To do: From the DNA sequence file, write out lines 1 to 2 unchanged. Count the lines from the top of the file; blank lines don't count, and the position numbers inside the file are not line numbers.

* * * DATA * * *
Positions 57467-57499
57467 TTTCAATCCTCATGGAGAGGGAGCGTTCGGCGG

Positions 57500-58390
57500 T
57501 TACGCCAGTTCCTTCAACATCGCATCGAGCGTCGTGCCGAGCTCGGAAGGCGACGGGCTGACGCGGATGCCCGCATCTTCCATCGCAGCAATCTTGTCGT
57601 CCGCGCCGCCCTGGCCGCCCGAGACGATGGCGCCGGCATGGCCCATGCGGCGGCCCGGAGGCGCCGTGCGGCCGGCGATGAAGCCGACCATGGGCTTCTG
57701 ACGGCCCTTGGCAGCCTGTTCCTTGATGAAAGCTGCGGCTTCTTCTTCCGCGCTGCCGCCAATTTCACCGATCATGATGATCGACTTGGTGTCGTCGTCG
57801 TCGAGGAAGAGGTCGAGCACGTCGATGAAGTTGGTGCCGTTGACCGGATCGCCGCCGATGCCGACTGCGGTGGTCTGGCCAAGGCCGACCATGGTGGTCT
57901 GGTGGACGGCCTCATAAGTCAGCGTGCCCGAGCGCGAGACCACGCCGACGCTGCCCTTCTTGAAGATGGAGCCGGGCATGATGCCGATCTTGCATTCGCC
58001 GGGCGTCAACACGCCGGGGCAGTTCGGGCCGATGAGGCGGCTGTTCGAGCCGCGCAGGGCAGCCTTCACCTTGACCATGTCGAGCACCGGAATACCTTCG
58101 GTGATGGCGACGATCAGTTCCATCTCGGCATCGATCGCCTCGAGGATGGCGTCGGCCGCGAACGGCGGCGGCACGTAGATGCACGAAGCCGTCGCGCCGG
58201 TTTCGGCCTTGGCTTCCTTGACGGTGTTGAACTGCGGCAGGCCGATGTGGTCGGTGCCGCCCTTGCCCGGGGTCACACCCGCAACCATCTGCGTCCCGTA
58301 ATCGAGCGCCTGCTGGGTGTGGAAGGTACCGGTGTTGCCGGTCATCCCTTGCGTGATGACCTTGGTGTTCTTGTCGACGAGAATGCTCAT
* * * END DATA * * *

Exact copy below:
Positions 57467-57499
57467 TTTCAATCCTCATGGAGAGGGAGCGTTCGGCGG